From: Keith Briffa To: John.Birks@xxxxxxxxx.xxx,masson@xxxxxxxxx.xxx, dirk.verschuren@xxxxxxxxx.xxx,Laurent.Labeyrie@xxxxxxxxx.xxx, juerg.beer@xxxxxxxxx.xxx,A.Lotter@xxxxxxxxx.xxx,k.briffa@xxxxxxxxx.xxx, hufischer@xxxxxxxxx.xxx,dan.charman@xxxxxxxxx.xxx, karin@xxxxxxxxx.xxx,wanner@xxxxxxxxx.xxx, …
    Wednesday, 11 May 2005 15:25:11 : Filename: 1115843111.txt
    From: “Polychronis Tzedakis” To: “Rainer Zahn” , “Thomas Stocker” , “Atte Korhola” Subject: RE: commission performance alpha 5 Date: Wed, 11 May 2005 16:25:11 +0100 Cc: , , , , , , , , , , Dear all, First of all a big hand for Eystein and all those who put in so much time into this task. Very …
    Thursday, 12 May 2005 03:48:04 : Filename: 1115887684.txt
    From: Denis-Didier.Rousseau@xxxxxxxxx.xxx To: , Subject: [Fwd: RE: commission performance alpha 5] Date: Thu, 12 May 2005 04:48:04 +0200 (MEST) Dear all IMPRINT colleagues, Being away from Europe, this was a very bad news that I got this morning listening about the rejection of IMPRINT. Eystein …
    ——————
    A Climategate “cc” no less. Surely this can’t be you know who, can it?

  48. Tim Folkerts says:
    The plural of ‘anecdote’ is not ‘data’.
    dave38 says:
    And the plural of ‘datum’ is not ‘proof’!”

    I like that one, too. Thanks 🙂

  49. I believe that a serious case can also be made for periods of full employment causing more Global Warming and less strong storms in the Arctic, no wonder so many economists and those among the Super-Rich believe in Global Warming, I’m sorry – Climate Modulation (isn’t that what it’s called this morning?).

  50. Please explain the following quotes and facts.
    “A previous study using NCEP/NCAR re-analysis data revealed that polar low frequency from 1948 to 2005 did not systematically change.”
    “Polar lows were not discovered until after the advent of satellite meteorology, so we have only about 50 years of data on them.”
    “1960: NASA launches the first weather satellite, TIROS-1, from Cape Canaveral, Florida.
    TIROS, for Television Infrared Observation Satellite, sent the very first TV images from space to the ground station at Fort Monmouth, New Jersey. The pictures clearly showed the New England coast and Canada’s Maritime Provinces north to the St. Lawrence River. The photos were airlifted pronto to Washington, D.C., to be presented to President Eisenhower.” http://www.wired.com/science/discoveries/news/2008/03/dayintech_0401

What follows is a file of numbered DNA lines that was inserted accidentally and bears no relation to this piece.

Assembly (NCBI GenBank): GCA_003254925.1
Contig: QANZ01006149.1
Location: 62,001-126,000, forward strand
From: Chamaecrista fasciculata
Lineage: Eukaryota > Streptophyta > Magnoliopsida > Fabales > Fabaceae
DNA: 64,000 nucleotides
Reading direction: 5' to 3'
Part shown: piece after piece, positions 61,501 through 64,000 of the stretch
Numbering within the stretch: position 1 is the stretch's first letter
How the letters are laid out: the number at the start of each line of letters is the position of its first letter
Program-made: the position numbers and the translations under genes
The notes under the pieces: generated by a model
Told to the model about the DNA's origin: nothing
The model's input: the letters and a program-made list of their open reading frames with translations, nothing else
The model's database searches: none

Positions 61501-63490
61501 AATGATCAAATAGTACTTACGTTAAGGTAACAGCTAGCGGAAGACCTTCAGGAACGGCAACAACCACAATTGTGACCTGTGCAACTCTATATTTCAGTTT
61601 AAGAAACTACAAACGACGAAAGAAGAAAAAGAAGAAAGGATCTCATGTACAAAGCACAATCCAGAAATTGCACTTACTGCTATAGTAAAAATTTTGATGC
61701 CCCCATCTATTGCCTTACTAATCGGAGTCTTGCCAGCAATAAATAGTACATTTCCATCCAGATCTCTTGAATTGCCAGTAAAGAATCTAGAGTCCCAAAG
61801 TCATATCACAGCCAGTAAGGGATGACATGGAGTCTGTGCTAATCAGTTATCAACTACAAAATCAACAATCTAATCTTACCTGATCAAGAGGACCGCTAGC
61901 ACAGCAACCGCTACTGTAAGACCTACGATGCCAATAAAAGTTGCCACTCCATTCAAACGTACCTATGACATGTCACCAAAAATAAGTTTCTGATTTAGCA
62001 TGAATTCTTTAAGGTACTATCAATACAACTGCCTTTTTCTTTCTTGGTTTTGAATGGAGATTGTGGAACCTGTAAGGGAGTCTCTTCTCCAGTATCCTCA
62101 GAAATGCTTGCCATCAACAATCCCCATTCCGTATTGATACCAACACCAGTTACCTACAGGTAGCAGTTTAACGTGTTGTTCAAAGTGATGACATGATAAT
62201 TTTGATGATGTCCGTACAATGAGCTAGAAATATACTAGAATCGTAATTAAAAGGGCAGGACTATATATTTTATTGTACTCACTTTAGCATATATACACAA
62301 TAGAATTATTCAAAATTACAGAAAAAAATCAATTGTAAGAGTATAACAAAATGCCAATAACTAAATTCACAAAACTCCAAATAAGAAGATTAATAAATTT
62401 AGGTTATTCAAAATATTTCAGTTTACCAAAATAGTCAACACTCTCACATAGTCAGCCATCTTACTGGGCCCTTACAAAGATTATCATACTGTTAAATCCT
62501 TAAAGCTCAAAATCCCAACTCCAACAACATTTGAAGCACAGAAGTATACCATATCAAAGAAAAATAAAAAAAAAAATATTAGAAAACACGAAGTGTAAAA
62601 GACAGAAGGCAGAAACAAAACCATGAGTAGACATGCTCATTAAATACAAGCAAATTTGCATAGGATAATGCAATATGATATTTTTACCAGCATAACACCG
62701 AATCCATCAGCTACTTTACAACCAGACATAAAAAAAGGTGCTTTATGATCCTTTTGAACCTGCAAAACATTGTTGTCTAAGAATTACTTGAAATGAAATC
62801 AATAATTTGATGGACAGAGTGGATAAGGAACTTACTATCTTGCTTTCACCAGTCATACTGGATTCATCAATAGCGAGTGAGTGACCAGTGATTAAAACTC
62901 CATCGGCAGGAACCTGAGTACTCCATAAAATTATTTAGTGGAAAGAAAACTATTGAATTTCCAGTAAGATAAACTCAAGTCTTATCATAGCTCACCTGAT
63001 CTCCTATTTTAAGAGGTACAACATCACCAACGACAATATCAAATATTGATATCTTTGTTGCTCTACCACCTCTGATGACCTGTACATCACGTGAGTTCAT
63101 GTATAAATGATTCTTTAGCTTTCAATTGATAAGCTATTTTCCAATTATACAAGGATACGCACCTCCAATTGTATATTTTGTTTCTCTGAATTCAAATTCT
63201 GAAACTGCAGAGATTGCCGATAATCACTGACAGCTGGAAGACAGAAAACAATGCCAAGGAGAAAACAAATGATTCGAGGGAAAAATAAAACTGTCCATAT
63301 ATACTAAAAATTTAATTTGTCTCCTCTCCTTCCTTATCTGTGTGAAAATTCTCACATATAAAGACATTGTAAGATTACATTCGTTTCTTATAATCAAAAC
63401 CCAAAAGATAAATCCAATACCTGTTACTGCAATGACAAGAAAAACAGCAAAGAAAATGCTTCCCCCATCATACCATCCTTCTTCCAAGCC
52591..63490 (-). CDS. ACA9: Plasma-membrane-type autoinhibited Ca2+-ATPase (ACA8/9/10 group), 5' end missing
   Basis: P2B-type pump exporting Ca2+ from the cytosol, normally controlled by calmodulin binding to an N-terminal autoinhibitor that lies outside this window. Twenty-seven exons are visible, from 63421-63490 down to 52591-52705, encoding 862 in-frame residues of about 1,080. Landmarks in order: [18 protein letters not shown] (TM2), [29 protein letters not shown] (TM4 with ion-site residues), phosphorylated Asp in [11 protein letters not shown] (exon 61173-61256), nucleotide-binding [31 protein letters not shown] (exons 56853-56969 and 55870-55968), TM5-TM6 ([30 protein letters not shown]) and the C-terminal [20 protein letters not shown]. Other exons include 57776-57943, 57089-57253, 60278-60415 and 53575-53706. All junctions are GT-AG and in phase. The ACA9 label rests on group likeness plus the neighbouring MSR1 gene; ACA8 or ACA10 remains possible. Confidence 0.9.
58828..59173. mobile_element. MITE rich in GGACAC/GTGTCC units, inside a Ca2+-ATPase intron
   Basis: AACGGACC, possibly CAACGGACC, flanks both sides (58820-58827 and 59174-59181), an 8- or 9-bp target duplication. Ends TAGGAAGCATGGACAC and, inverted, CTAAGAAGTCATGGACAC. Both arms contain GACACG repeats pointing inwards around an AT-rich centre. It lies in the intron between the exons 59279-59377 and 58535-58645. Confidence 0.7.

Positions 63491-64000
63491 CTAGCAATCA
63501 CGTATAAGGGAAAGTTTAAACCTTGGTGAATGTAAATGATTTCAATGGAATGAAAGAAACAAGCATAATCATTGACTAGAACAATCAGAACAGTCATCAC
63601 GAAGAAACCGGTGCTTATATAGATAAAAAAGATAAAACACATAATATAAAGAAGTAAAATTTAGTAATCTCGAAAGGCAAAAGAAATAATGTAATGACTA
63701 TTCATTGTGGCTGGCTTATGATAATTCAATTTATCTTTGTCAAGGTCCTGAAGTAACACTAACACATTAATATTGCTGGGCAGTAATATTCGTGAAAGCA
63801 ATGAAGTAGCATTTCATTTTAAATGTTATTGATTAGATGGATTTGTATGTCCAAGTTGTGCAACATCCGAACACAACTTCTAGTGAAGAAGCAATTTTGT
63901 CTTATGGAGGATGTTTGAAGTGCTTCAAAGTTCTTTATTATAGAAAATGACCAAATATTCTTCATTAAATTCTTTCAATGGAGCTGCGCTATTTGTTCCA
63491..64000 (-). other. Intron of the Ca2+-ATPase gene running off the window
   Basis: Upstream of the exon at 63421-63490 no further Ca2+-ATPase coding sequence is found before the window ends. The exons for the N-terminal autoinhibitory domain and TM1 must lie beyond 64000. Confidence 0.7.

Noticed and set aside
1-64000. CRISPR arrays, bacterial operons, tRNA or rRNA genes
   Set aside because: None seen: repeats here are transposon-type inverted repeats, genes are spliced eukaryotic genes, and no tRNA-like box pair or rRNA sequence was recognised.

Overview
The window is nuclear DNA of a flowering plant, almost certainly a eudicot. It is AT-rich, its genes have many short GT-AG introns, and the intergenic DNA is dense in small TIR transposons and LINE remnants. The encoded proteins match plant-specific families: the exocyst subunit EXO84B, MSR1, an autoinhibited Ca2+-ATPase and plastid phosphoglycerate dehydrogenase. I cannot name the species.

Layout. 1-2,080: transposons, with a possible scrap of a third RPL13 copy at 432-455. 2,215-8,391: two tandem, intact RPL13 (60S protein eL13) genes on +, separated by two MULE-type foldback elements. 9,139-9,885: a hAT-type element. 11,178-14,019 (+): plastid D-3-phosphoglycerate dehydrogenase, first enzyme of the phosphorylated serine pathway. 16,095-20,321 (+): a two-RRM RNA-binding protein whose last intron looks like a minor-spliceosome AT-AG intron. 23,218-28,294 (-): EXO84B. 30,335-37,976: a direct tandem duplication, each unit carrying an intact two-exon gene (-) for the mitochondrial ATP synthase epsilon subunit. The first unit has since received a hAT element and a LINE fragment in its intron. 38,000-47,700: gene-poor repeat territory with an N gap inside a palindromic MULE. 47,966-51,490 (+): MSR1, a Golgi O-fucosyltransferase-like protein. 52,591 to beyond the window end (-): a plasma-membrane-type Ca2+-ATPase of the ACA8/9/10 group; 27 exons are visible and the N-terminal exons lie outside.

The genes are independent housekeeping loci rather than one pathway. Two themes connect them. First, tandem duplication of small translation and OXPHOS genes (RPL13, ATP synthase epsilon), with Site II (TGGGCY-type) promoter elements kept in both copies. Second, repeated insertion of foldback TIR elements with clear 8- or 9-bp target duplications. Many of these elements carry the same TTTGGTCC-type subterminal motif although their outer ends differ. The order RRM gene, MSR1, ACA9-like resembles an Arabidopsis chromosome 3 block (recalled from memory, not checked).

And does this mean we will be getting fewer winter blizzards?

  51. A lot of bandwidth has been wasted in attempts to “correct” Anthony’s alleged mis-concenption of mid latitude cyclones. Perhaps, in the future we can just refer to the cyclones as either warm core lows and cold core lows. There is no need to cut and paste testbook definitions. For those of use who practiced operational weather forecasting, such pendantry causes us to browse to the next subject.

  52. Paddytoplad says:
    September 19, 2010 at 8:48 am
    next we’ll have global warming causes cold winters, global warming causes sea ice to increase, global warming reduces drought while simultaneously reducing rainfall.

    The Warmists have already made these very same claims for more snow in the Northern Hemisphere, Antarctic sea ice record caused by Ozone, more rain and less rain, you name it they have it covered. This is fast becoming a comedy of errors. :o)
    http://www.numberwatch.co.uk/warmlist.htm
    http://www.time.com/time/health/article/0,8599,1962294,00.html
    http://www.npr.org/templates/story/story.php?storyId=123671588
    http://www.lbl.gov/Science-Articles/Archive/EETD-climate-change.html
    http://www.metoffice.gov.uk/corporate/pressoffice/2010/pr20100526.html
    http://www.guardian.co.uk/environment/2010/mar/25/uk-homes-climate-change-adaptation